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Stress-Rupture Behavior of Alloys 230 and 617 for High Temperature Applications

[+] Author Affiliations
Muhammad H. Hasan, S. Chatterjee, Joydeep Pal

University of Nevada, Las Vegas, NV

A. K. Roy

Savannah River National Laboratory, Aiken, SC

Paper No. PVP2010-26087, pp. 901-905; 5 pages
doi:10.1115/PVP2010-26087
From:
  • ASME 2010 Pressure Vessels and Piping Division/K-PVP Conference
  • ASME 2010 Pressure Vessels and Piping Conference: Volume 6, Parts A and B
  • Bellevue, Washington, USA, July 18–22, 2010
  • Conference Sponsors: Pressure Vessels and Piping Division
  • ISBN: 978-0-7918-49255 | eISBN: 978-0-7918-3878-5
  • Copyright © 2010 by ASME

abstract

Austenitic Alloys 230 and 617 have been identified to be the two most suitable structural materials for heat exchanger application within the purview of the next generation nuclear plant (NGNP) program. The NGNP program is aimed at developing electricity and hydrogen using heat from very-high-temperature-reactor (VHTR). A maximum operating temperature of 950 °C has been recommended to achieve the highest possible efficiency in both electricity and hydrogen generation. The identification of Alloys 617 and 230 as heat exchanger materials was based on their excellent resistance to high-temperature degradations including creep, stress-rupture, fatigue and tensile deformation. Extensive efforts have been made to evaluate the creep and stress-rupture behavior of both alloys at temperatures relevant to the NGNP application. This paper presents the results of stress-rupture testing involving these alloys as functions of applied stress and temperature. The time to rupture was gradually reduced with simultaneous increase in stress and temperature, leading to a gradual reduction in the Larson-Miller-Parameter (LMP) indicating enhanced rupture tendency.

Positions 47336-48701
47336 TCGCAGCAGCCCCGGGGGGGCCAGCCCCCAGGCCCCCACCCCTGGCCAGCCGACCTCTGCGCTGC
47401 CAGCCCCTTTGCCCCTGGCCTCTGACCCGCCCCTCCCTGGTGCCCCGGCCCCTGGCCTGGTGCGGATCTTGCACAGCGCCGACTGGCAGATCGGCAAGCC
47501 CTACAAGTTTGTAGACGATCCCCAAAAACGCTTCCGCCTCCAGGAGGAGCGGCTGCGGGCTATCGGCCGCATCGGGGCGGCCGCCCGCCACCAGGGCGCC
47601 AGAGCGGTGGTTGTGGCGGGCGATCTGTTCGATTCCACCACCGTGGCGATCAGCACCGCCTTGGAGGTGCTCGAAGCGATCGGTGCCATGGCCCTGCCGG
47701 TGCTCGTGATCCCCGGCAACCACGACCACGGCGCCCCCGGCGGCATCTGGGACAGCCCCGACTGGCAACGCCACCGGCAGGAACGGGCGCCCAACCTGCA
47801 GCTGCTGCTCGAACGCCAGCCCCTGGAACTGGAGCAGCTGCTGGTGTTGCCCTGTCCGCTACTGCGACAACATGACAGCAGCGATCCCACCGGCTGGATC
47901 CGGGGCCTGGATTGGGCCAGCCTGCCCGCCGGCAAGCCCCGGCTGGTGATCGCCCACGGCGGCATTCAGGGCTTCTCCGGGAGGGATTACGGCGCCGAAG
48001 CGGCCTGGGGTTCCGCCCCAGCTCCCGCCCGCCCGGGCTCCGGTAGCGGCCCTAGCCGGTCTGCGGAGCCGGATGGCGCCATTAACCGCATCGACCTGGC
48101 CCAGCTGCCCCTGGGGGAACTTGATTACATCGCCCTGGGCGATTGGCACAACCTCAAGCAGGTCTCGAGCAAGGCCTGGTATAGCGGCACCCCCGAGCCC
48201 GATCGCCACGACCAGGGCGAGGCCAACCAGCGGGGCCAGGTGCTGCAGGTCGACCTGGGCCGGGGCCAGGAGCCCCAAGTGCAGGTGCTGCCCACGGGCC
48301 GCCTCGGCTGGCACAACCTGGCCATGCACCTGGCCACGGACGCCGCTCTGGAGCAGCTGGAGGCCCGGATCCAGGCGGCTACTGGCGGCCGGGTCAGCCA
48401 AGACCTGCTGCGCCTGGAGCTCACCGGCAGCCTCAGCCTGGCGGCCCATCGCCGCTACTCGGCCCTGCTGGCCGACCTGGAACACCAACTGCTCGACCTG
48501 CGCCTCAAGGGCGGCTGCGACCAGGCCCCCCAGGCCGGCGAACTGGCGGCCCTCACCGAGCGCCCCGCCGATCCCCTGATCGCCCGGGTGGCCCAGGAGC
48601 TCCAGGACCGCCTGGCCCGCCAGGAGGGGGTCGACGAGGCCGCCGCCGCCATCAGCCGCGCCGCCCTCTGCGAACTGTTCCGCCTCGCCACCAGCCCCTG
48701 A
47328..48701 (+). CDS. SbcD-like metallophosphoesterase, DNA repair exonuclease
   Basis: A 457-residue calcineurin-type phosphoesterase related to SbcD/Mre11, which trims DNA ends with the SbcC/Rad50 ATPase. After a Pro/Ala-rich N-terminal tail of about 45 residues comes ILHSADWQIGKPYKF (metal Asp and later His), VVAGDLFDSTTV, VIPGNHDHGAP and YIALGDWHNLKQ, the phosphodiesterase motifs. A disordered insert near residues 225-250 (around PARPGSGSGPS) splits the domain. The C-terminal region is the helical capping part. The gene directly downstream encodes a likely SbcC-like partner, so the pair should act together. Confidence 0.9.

Copyright © 2010 by ASME

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